The Pendragon Society’s 1000 Greatest Films (2020) 280-261


280. Edvard Munch (1974) Dir. Peter Watkins, 174 mins.

The film covers about thirty years of Munch’s life, focusing on the influences that shaped his art, particularly the prevalence of disease and death in his family and his youthful affair with a married woman.

279. Midnight Cowboy (1969) Dir. John Schlesinger, 113 mins.

A con man and a Texas hustler try to survive on the tough streets of New York.

278. Koyaanisqatsi (1982) Dir. Godfrey Reggio, 86 mins.

The first of Reggio’s trilogy of non-narrative examinations of landscapes and people-escapes with non-stop musical backing from Philip Glass.

277. A Prophet (2009) Dir. Jacques Audiard, 155 mins.

The film stars Tahar Rahim in the title role as an imprisoned petty criminal of Algerian origins who rises in the inmate hierarchy, becoming an assassin and drug trafficker as he initiates himself into the Corsican and then Muslim subcultures.

276. Beau Travail (1999) Dir. Claire Denis, 93 mins.

The film follows a former French Foreign Legion officer, Galoup as he recalls his once happy existence with the Legion serving in Dijibouti. However, things sour with the arrival of a promising young recruit who induces feelings of Jealousy in Galoup. Poetic, exhilarating and totally unforgettable.

275. Brief Encounter (1945) Dir. David Lean, 86 mins.

Laura Jesson, a suburban housewife in a dull but affectionate marriage, tells her story in the first person while at home with her husband, imagining that she is confessing her affair to him. Returning home from a weekly excursion, she meets a doctor called Alec Harvey.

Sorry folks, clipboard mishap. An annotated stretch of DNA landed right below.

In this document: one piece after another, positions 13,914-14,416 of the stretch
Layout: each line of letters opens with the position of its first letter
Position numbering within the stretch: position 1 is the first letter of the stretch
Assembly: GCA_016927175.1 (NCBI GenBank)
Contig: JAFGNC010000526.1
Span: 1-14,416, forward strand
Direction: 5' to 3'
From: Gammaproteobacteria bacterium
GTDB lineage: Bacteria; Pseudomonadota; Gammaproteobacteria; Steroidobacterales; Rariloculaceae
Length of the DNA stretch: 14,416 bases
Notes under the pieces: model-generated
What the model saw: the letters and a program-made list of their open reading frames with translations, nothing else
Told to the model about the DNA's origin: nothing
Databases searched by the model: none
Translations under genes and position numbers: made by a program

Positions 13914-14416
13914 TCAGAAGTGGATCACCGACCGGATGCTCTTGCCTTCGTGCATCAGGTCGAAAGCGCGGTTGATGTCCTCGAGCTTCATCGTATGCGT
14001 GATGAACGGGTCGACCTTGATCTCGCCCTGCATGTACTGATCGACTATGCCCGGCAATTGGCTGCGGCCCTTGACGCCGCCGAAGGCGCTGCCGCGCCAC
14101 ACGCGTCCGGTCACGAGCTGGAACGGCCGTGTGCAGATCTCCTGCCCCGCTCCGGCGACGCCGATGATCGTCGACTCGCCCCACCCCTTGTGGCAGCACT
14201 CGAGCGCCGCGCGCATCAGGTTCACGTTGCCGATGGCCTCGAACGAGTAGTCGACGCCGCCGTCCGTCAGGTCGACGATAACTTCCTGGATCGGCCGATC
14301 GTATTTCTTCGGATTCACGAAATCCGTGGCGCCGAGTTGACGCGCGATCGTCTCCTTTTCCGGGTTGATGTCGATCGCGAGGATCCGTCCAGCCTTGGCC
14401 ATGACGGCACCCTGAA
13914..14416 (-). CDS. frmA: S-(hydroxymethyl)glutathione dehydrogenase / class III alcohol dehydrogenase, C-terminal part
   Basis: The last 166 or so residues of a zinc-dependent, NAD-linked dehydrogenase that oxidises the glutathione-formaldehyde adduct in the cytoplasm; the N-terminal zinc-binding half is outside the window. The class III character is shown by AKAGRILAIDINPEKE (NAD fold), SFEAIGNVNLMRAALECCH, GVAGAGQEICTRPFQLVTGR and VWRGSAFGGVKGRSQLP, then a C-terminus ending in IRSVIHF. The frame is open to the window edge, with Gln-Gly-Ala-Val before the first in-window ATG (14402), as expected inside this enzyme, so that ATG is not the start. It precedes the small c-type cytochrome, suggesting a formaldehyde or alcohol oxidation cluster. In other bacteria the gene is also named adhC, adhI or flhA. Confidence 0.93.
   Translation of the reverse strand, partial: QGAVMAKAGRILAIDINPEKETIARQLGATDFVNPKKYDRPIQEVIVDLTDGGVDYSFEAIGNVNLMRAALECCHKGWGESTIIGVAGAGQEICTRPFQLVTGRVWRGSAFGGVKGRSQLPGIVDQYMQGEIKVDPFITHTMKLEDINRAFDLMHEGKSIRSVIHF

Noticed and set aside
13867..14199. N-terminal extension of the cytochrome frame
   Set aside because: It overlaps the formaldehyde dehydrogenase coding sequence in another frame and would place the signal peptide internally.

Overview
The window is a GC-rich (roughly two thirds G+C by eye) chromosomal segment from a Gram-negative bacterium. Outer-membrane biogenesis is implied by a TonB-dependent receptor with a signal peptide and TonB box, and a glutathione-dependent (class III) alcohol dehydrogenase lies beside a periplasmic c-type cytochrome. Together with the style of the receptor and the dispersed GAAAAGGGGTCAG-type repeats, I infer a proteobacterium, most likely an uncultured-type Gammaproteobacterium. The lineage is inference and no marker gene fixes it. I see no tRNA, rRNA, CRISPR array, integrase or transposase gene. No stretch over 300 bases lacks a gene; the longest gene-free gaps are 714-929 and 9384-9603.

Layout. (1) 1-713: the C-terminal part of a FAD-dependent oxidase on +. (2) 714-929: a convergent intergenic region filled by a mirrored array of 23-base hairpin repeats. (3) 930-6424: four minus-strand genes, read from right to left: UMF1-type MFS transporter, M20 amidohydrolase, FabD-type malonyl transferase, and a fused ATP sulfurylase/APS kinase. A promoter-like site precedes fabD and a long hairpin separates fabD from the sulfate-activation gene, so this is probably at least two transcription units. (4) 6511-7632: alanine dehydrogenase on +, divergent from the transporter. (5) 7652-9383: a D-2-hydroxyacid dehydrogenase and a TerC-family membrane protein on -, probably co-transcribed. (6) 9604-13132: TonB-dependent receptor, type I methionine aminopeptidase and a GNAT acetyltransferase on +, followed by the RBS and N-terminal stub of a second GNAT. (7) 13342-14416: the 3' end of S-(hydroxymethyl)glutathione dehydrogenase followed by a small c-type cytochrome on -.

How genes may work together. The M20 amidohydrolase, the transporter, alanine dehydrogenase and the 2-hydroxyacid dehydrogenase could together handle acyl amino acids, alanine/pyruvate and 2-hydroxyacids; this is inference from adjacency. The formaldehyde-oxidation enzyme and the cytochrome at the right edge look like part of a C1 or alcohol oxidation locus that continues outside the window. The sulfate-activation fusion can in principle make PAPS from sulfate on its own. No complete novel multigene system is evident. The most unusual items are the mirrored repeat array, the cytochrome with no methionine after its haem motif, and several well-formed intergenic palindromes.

274. Un Chien Andalou (1929) Dir. Luis Bunuel, 16 mins.

Un Chien Andalou has no plot in the conventional sense of the word. The chronology of the film is disjointed, jumping from the initial “once upon a time” to “eight years later” without the events or characters changing very much.  Bunuel and Salvador Dali combine to use dream logic in narrative flow that can be described in terms of then-popular Freudian free association, presenting a series of tenuously related scenes.

273. Don’t Look Now (1973) Dir. Nicolas Roeg, 110 mins.

The film follows a husband and wife whose lives grow complicated after meeting two elderly sisters in Venice, one of whom is clairvoyant and claims to be in contact with their recently deceased daughter who is trying to warn them of impending danger.

272. 12 Angry Men (1957) Dir. Sidney Lumet, 96 mins.

Directed by Sidney Lumet, this trial film tells the story of a jury made up of 12 men, as they deliberate the guilt or acquittal of a defendant on the basis of reasonable doubt, forcing the jurors to question their morals and values.

271. The Double Life of Veronique (1991) Dir. Krzysztof Kieslowski, 98 mins.

Written by Kieślowski and Krzysztof Piesiewicz, the film explores the themes of identity, love, and human intuition through the characters of Weronika, a Polish choir soprano, and her double, Véronique, a French music teacher. The two women do not know each other, and yet they share a mysterious and emotional bond that transcends language and geography.

270. Investigation of a Citizen Above Suspicion (1970) Dir. Elio Petri, 110 mins.

It’s a dramatic, psychological, black-humoured satire on corruption in high office, telling the story of a top police officer (the magnificent Gian Maria Volonte) who kills his mistress, and then tests whether the police would charge him for the crime. He begins manipulating the investigation by planting obvious clues while the other police officers ignore them, either intentionally or not.